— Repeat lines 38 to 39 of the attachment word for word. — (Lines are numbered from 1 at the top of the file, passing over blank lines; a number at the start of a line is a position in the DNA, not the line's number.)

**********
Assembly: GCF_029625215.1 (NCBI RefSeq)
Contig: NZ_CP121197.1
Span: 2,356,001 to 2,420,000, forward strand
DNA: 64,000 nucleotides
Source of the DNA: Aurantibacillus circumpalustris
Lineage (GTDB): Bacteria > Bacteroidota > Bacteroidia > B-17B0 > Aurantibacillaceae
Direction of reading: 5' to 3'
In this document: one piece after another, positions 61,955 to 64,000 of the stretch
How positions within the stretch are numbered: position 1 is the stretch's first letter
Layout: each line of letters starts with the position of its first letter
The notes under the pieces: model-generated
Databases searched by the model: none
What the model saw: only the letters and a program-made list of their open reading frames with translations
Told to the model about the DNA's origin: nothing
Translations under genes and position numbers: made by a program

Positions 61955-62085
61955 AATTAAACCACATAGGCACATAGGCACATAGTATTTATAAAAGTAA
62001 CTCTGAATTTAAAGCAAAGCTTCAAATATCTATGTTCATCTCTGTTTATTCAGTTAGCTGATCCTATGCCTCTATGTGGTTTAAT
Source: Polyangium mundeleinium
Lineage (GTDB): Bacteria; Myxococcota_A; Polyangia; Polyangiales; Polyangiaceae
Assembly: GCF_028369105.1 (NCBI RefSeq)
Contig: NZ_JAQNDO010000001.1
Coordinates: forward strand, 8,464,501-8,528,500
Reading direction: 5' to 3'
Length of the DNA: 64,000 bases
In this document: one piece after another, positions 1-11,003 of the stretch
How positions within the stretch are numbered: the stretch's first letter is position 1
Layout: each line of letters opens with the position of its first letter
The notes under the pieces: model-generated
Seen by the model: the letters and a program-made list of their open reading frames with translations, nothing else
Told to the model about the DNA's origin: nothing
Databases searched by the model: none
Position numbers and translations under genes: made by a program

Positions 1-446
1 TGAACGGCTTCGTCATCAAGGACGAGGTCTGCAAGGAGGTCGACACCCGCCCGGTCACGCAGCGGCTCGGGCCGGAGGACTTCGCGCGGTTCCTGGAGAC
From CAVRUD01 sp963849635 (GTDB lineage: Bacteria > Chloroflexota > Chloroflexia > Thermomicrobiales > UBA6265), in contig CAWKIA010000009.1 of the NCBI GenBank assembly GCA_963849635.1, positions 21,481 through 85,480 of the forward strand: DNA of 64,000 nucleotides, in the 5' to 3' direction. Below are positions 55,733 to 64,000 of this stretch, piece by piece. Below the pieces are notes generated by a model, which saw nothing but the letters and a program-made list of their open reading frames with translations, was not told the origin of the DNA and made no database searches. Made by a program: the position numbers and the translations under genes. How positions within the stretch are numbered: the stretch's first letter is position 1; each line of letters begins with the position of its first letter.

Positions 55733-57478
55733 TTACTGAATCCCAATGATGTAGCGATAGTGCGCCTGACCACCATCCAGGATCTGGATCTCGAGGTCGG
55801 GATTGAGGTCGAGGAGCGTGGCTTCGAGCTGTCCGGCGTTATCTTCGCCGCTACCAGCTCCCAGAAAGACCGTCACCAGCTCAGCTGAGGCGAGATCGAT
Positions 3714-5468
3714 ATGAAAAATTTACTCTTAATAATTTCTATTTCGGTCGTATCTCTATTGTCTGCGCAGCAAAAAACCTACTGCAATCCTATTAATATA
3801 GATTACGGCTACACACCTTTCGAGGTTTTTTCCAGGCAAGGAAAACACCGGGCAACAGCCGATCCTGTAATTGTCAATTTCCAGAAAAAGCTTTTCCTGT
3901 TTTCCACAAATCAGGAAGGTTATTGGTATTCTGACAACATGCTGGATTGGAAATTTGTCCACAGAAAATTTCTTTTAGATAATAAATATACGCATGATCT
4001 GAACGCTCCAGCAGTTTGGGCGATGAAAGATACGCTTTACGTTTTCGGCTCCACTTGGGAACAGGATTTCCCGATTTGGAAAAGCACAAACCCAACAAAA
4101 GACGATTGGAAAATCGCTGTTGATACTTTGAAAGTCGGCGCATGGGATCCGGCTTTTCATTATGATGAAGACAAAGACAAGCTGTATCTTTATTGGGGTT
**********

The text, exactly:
55733 TTACTGAATCCCAATGATGTAGCGATAGTGCGCCTGACCACCATCCAGGATCTGGATCTCGAGGTCGG
55801 GATTGAGGTCGAGGAGCGTGGCTTCGAGCTGTCCGGCGTTATCTTCGCCGCTACCAGCTCCCAGAAAGACCGTCACCAGCTCAGCTGAGGCGAGATCGAT